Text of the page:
A Brief History
Oliver Stanley Gibson, the youngest of seven children, was born in Frosterley in 1897. At first he combined his farming interests with managing the accounts at the Rogerley Quarry owned by Pease and Partners. By 1921 he was the proud owner of a Ford car and he started a taxi business; three years later Oliver had visions of carrying more passengers and he obtained an eight seater Dodge bus to ply along the road between Stanhope and Crook.
Another Dodge and a Studebaker soon followed and the small fleet was housed in a garage at Cragg Cottages at the side of the main road in Frosterley. By 1929 Oliver, trading as Weardale Motor Services, had three employees besides sister Isobella who was a conductress.
In these early days several other small proprietors competed with Oliver for passengers over the same route.
Jossie Dowson of Frosterley who traded under the name of 'Safety Coach Service' operated a small Ford and two Chevrolets from a garage at 'The Sands'. One of his conductors was remembered for not having a cash bag and putting the fares into his own pocket.
Dobson Baldwin and Thomas Barlow were Motor Engineers at near by Tow Law. From 1926 they entered the scene as bus proprietors trading under the name of 'Heather Bell Services'. They operated two routes from Stanhope to Crook and Bishop Auckland respectively which diverged at Harperley.
Thomas Cook was originally a haulage contractor at Consett who by mid 1929 had started a bus service from his home town via Tow Law and Wolsingham to Stanhope.
The Road Traffic Act of 1930 was aimed at cutting out wasteful competition as well as improving the standards of the remaining operators. The Traffic Commissioners decreed that the Stanhope-Crook route was to be shared between Oliver Gibson, Dowson and Baldwin and Barlow on a 50%, 25%, 25% basis.
The basic timetable required the operation of only two buses. Gibson provided one bus for all day operation whereas Dowson operated on the early shift one week followed by the late shift the following week. Baldwin and Barlow always operated on the opposite shift to Dowson. On Saturday afternoons an enhanced frequency required one bus from each operator which deprived Gibson of some of his allotted mileage.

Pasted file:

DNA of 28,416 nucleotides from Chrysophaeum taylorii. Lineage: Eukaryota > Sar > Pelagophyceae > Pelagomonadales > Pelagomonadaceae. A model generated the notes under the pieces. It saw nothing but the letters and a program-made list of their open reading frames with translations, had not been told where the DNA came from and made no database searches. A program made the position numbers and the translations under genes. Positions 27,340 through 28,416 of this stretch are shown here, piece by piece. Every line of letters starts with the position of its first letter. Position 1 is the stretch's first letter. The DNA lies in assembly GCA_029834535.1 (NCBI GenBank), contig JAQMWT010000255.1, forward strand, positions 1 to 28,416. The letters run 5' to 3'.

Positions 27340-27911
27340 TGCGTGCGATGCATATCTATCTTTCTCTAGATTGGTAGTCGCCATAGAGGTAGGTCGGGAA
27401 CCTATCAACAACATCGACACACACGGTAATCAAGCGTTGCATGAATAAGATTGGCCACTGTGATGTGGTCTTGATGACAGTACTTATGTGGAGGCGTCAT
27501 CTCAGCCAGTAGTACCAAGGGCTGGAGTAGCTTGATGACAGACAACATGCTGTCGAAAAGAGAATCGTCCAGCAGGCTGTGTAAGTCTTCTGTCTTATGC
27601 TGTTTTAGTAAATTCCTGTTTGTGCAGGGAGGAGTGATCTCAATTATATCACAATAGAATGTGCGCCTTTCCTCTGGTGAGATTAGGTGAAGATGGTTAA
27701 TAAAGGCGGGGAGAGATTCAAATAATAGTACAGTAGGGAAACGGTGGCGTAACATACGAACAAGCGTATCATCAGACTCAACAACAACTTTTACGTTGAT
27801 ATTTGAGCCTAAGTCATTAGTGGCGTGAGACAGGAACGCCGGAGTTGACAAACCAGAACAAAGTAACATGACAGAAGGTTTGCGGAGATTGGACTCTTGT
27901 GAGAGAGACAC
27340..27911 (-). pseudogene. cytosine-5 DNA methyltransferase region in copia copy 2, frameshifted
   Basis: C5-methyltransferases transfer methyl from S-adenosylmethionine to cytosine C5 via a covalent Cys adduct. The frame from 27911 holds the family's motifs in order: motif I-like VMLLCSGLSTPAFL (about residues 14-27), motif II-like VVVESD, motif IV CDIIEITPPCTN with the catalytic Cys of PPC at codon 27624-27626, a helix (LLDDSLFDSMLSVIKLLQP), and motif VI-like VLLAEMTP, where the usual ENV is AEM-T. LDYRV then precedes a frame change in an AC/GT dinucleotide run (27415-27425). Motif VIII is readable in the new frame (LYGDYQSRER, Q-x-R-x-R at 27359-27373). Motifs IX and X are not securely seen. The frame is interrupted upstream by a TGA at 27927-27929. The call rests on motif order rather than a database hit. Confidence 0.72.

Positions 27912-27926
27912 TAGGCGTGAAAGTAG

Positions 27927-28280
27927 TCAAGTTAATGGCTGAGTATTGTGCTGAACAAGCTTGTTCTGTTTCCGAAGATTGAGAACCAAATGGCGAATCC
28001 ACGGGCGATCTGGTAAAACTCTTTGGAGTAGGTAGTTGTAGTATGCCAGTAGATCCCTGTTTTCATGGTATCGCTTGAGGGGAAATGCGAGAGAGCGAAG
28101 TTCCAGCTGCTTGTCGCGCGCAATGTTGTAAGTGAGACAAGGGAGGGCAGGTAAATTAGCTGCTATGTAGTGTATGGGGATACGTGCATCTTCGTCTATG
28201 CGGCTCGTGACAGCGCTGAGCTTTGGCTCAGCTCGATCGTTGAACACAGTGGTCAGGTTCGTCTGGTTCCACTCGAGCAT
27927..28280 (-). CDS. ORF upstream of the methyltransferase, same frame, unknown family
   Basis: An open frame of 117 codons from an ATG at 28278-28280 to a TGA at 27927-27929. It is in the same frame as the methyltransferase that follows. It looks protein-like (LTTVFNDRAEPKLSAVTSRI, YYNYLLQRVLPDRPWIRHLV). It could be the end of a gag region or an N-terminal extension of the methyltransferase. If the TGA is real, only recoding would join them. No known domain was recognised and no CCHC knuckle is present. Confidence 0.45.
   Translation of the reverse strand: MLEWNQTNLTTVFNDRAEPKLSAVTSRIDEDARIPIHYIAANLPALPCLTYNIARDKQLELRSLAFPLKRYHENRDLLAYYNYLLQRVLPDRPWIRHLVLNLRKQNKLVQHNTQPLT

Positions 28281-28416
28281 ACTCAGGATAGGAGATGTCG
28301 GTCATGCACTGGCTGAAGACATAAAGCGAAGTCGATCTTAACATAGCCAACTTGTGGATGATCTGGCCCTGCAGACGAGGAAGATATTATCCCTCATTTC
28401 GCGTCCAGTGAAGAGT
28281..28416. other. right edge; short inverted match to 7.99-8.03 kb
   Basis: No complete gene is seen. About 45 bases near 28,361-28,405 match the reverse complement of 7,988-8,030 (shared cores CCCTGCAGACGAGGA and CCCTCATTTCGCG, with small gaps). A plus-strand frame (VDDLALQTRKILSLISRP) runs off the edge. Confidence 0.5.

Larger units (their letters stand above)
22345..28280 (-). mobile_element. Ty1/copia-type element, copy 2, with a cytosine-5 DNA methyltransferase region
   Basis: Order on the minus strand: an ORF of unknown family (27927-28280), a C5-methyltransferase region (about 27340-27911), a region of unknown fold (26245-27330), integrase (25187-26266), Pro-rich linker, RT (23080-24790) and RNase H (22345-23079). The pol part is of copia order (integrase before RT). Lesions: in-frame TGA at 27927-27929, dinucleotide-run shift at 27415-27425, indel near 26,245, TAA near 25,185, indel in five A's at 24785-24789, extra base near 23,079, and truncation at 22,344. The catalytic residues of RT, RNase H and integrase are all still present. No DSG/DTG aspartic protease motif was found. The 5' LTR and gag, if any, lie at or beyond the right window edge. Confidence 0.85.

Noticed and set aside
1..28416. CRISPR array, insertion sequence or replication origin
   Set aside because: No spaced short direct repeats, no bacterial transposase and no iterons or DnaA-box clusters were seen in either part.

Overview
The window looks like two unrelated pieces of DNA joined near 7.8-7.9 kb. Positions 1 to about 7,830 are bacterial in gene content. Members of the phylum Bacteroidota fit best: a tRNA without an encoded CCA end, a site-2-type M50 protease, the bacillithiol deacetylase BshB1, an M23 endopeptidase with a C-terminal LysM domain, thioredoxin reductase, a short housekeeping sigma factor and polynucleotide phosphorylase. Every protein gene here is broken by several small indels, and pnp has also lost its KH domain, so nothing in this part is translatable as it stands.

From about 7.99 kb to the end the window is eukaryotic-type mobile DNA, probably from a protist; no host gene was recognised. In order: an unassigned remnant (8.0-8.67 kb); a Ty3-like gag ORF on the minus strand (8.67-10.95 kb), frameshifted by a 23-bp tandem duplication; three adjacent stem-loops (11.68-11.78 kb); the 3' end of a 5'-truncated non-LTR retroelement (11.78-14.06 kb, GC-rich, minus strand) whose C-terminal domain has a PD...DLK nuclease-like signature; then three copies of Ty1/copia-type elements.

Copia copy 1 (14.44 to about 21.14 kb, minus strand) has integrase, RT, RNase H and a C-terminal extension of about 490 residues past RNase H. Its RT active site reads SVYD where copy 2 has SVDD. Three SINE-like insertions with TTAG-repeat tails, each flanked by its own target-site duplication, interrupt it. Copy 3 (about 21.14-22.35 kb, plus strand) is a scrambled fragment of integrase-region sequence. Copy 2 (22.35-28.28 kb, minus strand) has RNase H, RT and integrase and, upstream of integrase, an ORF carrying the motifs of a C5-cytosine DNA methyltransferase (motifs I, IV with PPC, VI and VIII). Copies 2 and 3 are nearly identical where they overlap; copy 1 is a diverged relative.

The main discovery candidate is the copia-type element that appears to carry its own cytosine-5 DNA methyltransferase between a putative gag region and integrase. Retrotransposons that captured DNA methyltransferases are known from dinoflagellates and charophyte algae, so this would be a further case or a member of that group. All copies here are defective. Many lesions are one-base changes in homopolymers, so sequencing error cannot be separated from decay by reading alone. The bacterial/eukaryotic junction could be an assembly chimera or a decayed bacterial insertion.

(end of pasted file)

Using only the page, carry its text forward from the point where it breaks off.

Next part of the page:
Passengers using the last services at night needed to be aware of the identity of the operator. The last departure from Stanhope was scheduled to terminate at Wolsingham but if operated by Dowson or Gibson it would run no further than its Frosterley garage. Likewise the last departure from Crook was scheduled to terminate at Frosterley but in actual fact if operated by Baldwin and Barlow it would turn round at Wolsingham.
The first excursion licences were granted to Oliver Gibson in time for the 1932 season. A maximum of three vehicles could be operated on any one day. It is not clear whether any coaches were actually in the fleet at this time but as the distances covered were fairly short the passengers were probably quite content to travel on buses.
Thomas Cook ceased operating his service from Consett in June 1939 and the Traffic Commissioners decreed that the portion of route between Tow Law and Stanhope should be jointly operated by Gibson and Baldwin and Barlow.
During WW2 fuel rationing caused a 25% reduction in the mileage operated and one old Leyland Lion bus was requisitioned by the War Department never to be returned. Towards the end of the war two utility Bedford OWBs joined the fleet with their Spartan bodies lacking many of the normal refinements.
Increased passenger numbers resulted in the purchasing of the first double-decker for the fleet in 1949. Tree branches had to be lopped along the route and as the low bridge body had a sunken upstairs gangway on the right hand side lower deck passengers on leaving their seats had to take care to avoid banging their heads.